The newest Gallup tracking poll shows the president’s approval rating in June averaged 43 percent for Americans overall. However, his ratings sank with Catholics to 44 percent, down from 54 percent in June 2013.

Creative Commons image by Catholic Church England

Archbishop of Canterbury Justin Welby visits with members of his congregation. Creative Commons image by Catholic Church England

CANTERBURY, England — Women’s rights activists greeted with delight signs the Church of England is poised to relent and allow women to be consecrated as bishops.

Archbishop of Canterbury Justin Welby will preside over a historic General Synod meeting at the University of York when a make-or-break vote on the subject is expected July 14.

“I think we’re there at long last,” American-born Christina Rees, one of the church’s leading women’s rights campaigners, said in an interview Thursday.

Jennifer Moon 07-09-2014

Tea Party Catholic: The Catholic Case for Limited Government, a Free Economy, and Human Flourishing. The Crossroad Publishing Company.

Liz Schmitt 06-23-2014

Another Christian school moves to divest – this time, a Catholic university

Just one week after Serene Jones, President of Union Theological Seminary, announced their decision to become the world’s first seminary to divest from fossil fuels, another first announced. The University of Dayton, a Catholic, Marianist university, will divest fossil fuels from its $670 million investment pool. This is the first Catholic university in the world to do so.

Just as divestment makes sense for Union Theological Seminary and its history of engaging social justice, this choice is in line with Catholic social teachings and the Marianist values of leadership and service to humanity. Marianists view Mary, the mother of Jesus, as their model of discipleship, and their mission is to bring Christ into the world and work for the coming of Christ’s kingdom.

Union and the University of Dayton are the newest schools joining the growing list of U.S. colleges and universities divesting from fossil fuels as a way to stop financially supporting the climate pollution and the public health implications of coal, oil, and natural gas as the dominant sources of energy in the country. Their announcements are unique because they speak not only of the moral choice, but of the Christian choice on matters of financial investment.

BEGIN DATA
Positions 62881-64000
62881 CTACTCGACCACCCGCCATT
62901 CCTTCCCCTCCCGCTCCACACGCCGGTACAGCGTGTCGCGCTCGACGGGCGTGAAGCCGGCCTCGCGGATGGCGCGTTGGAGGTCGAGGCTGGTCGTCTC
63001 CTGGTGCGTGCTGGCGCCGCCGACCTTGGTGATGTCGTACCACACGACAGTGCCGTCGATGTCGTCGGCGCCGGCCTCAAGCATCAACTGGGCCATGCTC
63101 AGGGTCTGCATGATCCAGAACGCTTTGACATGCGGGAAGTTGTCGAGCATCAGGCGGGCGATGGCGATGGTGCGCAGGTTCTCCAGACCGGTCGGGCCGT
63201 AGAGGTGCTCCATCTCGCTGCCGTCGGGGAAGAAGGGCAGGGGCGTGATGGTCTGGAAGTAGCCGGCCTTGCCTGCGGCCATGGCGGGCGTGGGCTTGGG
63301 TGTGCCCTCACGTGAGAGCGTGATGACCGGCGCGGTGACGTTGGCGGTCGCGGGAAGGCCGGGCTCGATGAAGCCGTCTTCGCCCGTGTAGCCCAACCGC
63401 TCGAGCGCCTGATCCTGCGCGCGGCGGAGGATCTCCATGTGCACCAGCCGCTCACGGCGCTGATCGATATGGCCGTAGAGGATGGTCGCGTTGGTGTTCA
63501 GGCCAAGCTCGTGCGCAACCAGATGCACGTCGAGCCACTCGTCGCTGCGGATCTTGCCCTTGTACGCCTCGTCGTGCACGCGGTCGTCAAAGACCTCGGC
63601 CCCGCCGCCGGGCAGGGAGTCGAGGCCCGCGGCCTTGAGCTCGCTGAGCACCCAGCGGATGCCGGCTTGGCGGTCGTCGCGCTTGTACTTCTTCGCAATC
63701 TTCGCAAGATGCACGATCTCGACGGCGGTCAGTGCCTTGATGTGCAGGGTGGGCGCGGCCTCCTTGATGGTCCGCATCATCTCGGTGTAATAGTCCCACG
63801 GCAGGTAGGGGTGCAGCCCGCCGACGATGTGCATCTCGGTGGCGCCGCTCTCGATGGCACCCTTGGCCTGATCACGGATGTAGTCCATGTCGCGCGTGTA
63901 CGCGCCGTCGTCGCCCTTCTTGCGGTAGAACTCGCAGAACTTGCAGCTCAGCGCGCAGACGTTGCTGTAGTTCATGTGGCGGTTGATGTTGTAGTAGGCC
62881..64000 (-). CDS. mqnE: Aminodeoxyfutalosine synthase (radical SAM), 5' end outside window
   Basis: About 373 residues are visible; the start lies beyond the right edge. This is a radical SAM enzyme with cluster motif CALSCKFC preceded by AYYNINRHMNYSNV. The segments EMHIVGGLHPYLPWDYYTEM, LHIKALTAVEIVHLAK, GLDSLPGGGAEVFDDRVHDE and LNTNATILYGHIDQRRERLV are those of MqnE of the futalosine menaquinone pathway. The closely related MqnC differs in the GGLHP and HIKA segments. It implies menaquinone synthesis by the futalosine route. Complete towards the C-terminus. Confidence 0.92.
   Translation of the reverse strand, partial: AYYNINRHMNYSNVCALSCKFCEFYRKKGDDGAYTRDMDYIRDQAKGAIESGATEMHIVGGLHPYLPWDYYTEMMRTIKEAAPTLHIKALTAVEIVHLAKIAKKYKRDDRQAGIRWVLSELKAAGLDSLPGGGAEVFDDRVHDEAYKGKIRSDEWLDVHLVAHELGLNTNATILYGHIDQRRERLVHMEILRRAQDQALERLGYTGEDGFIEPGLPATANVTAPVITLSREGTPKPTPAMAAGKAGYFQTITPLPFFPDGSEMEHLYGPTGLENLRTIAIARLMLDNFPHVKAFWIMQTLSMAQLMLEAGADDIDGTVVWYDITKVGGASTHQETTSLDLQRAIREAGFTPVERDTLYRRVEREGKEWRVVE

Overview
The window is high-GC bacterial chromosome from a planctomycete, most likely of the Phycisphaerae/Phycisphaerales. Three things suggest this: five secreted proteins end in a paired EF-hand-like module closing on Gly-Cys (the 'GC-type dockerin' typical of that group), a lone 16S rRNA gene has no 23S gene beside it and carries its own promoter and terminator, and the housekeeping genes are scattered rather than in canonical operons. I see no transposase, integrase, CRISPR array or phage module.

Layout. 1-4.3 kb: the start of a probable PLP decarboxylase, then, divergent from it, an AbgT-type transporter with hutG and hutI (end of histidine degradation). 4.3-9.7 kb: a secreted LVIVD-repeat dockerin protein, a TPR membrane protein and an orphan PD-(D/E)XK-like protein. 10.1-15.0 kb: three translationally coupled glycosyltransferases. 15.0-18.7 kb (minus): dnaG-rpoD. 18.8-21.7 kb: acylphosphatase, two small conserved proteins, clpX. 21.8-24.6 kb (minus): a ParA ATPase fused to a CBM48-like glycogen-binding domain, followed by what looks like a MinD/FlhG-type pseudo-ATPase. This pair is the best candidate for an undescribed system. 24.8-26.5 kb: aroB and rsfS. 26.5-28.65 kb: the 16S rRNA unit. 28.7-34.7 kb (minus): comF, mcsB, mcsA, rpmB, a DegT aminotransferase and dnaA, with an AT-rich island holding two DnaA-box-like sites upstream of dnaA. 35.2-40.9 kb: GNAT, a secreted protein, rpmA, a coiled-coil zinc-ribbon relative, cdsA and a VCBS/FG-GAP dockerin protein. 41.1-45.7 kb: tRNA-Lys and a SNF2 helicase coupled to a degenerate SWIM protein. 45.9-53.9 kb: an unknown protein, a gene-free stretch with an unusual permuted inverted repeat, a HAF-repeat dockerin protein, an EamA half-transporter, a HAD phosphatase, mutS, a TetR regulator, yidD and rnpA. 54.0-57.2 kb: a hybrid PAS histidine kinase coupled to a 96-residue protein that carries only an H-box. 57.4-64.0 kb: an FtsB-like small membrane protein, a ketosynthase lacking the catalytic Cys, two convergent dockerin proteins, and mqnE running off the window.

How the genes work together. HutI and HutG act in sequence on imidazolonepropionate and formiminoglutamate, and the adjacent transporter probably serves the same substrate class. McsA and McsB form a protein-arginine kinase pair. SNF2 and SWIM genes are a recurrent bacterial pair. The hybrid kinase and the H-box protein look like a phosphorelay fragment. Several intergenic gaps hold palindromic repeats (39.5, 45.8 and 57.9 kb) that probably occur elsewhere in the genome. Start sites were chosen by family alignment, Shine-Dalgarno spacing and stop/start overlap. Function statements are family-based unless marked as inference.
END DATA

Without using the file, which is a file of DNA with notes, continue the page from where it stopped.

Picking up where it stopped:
At the Presbyterian Church (USA) General Assembly this past week, in addition to the denomination’s decision to divest from three companies in relation to conflict in Israel/Palestine, a decision was made to begin the discernment process on fossil fuel divestment. The fossil fuel divestment conversation is happening in many churches and religious institutions across the country, and Union Theological Seminary and the University of Dayton are clear that they see this as an act of Christian witness for protecting God’s creation and people.

Information is from The University of Dayton’s website.

06-05-2014
"At its heart, immigration reform is about people, not politics," Jim Wallis, President and Founder of Sojourners, says in a National Journal piece. "Inspired by the teachings of our faith and deeply concerned about the suffering and degradation the current system imposes on millions of people created in God's image, evangelicals and many other people of faith have been steadfast in our support for congressional action to fix and heal this moral crisis."

Then-Israeli Prime Minister Shimon Peres and New York’s Cardinal John O’Connor on Sept. 19, 1986. RNS file photo: Chris Sheridan

In April 1908, Dorothy Gumple, a 19-year-old Jewish woman living in Connecticut, converted to Roman Catholicism. Less than two years, later she married a Catholic immigrant from Ireland. They and their five children lived in Philadelphia where her husband was a lifelong trade union member. It is not exactly the stuff global news stories are made of.

Except this: Their fourth child became the world-famous archbishop of New York, Cardinal John J. O’Connor, who served in that position from 1984 until his death in 2000.

Last month, in the Catholic New York newspaper, the cardinal’s 87-year-old sister, Mary, revealed the story of their mother’s conversion for the first time, and claimed she and her brother “did not know [our] mother was Jewish.” The O’Connor children “presumed that she had converted from another Christian religion.”

“2013 Religious Affiliation of Hispanics” graphic courtesy of Pew Research Center

The Pew Research Center’s look at “The Shifting Religious Identity of Latinos in the United States” also examined their beliefs, behavior, and views on social issues. It finds that, beyond the church doors in the lives of the faithful, there are distinct differences between Hispanic evangelicals and Hispanic Catholics: